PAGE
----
York Street gardens will close at 3 p.m. on Oct. 26 and 27 to prepare for Glow at the Gardens.
Glow at the Gardens is sold out (no tickets available at the door).
The pumpkin patch at Chatfield Farms is closed for the season.
Safaris are expensive. So why not trade the very large for the very small? Stay away from tourist traps and take a trip into your back yard for action worthy of television special—you won’t even need to pack a lunch.
Even if at first glance the average home’s yard and garden might seem virtually free of animal life, a closer look shows how wrong first glances can be. Arthropods—members of the largest phylum in the animal kingdom—fill every role you would expect from larger creatures, from herbivore to predator to scavenger. Arthropods include insects, spiders, mites, crustaceans, and others, and a very large number of them go about their lives under your very nose.
It’s easy to forget that not every creepy-crawly is out to get us or our precious garden plants. A great number of them survive on decaying organic matter or (better yet!) on other arthropods.
Perhaps the best known predatory insect is the ladybird beetle, or ladybug (so-dubbed despite not being a bug in the strictest sense). Most of us become familiar with adult ladybird beetles as very small children because of their flashy coloring and reputation for gentility. Show an adult human a juvenile ladybug, though, and you’re likely to elicit screams, or at least a shudder. Looking a bit like a red and black crocodile covered with short spines, juvenile ladybugs are voracious consumers of aphids and other sap-sucking plant pests. Chances are good that somewhere in your yard or patio you have aphids, and where there are aphids, usually ladybugs aren’t far behind. Young ladybugs search for their prey, crawling quickly all over plants in search of a meal. When they find suitable prey they quickly consume it and continue searching almost immediately—they are eating machines.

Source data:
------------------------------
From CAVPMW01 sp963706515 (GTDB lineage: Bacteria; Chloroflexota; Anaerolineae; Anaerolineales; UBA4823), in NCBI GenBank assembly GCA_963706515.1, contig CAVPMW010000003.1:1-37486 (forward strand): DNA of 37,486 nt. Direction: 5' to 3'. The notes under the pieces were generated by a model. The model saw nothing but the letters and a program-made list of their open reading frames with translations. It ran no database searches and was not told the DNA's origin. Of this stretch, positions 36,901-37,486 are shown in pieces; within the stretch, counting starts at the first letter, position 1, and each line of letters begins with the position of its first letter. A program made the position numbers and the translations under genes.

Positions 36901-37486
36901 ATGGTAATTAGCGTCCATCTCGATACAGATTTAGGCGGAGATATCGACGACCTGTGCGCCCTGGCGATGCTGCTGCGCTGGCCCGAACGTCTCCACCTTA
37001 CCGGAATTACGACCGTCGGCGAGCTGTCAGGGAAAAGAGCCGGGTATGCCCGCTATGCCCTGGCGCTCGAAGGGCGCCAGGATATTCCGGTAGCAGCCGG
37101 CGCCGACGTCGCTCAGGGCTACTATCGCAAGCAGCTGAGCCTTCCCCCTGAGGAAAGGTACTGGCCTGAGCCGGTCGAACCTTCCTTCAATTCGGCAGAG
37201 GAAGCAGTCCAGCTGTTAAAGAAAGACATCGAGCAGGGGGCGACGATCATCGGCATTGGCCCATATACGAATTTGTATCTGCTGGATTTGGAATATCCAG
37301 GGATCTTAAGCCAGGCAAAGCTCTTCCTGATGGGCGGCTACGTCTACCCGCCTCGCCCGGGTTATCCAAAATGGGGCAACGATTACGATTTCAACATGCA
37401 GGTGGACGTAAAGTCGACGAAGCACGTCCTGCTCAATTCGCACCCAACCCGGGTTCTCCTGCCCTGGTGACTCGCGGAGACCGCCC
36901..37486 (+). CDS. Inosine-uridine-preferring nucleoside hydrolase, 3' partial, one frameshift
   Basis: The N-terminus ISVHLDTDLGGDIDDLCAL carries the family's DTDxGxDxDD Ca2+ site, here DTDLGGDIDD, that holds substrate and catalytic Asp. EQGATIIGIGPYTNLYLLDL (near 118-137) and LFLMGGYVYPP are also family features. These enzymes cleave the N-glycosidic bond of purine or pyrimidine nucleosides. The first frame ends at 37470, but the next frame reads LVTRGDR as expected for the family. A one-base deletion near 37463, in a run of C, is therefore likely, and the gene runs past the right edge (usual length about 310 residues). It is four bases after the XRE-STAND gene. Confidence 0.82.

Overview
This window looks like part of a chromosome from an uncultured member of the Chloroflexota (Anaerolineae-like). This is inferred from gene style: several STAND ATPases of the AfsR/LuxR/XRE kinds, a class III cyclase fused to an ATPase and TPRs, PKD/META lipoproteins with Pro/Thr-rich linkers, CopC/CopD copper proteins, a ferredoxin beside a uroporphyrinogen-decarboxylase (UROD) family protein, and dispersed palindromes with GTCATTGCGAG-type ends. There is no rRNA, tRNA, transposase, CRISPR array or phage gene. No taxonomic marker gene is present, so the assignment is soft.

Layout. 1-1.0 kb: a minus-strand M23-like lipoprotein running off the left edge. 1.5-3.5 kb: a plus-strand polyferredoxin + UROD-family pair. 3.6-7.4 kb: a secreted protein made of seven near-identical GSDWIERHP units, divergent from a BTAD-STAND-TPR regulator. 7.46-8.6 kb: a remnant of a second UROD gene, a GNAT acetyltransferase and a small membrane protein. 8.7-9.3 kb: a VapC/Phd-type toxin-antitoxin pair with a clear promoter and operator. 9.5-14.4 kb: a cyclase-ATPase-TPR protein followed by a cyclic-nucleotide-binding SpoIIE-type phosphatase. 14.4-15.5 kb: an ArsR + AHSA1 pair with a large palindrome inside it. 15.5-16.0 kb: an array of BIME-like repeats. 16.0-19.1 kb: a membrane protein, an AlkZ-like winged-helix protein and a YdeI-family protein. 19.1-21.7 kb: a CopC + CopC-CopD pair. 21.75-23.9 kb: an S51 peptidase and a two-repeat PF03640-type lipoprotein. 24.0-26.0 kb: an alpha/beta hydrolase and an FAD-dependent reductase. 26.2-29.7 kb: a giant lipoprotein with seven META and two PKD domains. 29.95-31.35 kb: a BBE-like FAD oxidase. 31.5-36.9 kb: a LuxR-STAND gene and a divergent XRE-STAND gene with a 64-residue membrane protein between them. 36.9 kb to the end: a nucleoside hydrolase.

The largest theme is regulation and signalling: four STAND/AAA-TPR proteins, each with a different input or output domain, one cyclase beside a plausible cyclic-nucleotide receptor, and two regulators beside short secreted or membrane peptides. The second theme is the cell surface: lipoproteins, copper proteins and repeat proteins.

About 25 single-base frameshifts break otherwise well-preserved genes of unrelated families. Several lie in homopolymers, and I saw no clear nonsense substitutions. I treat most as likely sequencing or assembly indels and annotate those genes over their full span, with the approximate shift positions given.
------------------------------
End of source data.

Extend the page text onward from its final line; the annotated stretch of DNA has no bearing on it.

So what is an aphid to do? Camouflage is of some use, as is leaping to the ground when danger threatens nearby. It will be a long walk back up the plant, but better that than becoming dinner. If a colony of aphids is lucky, though, it will be adopted by a colony of ants. You might think that ants would carry aphids away to the nest to be devoured, but when an ant runs across an aphid the interaction is very different. Aphids excrete a sugary solution called honeydew, and ants can’t get enough of it. The result: Ants manage aphids a bit like humans manage dairy cattle—cleaning and defending them in return for a liquid reward. This is bad news for ladybugs, and for plants. It does make for excellent “bug-watching” though.
In addition to living plants, dead vegetation, and particularly trees, often attract interesting residents. Terrifying in appearance but harmless to people insect is the giant ichneumon wasp—a parasitoid on the wood-boring horntail. Female ichneumons have very long ovipositors which are often mistaken for stingers. These insects are large, elegant, and creepy—congregations of males often surround sites on wood where a newly-pupated female is about to emerge. Very few things will stir up a picnic like a group of 2” wasps, even if they can’t sting.
So grab a drink and maybe a magnifying glass, there’s a lot to see right outside the back door.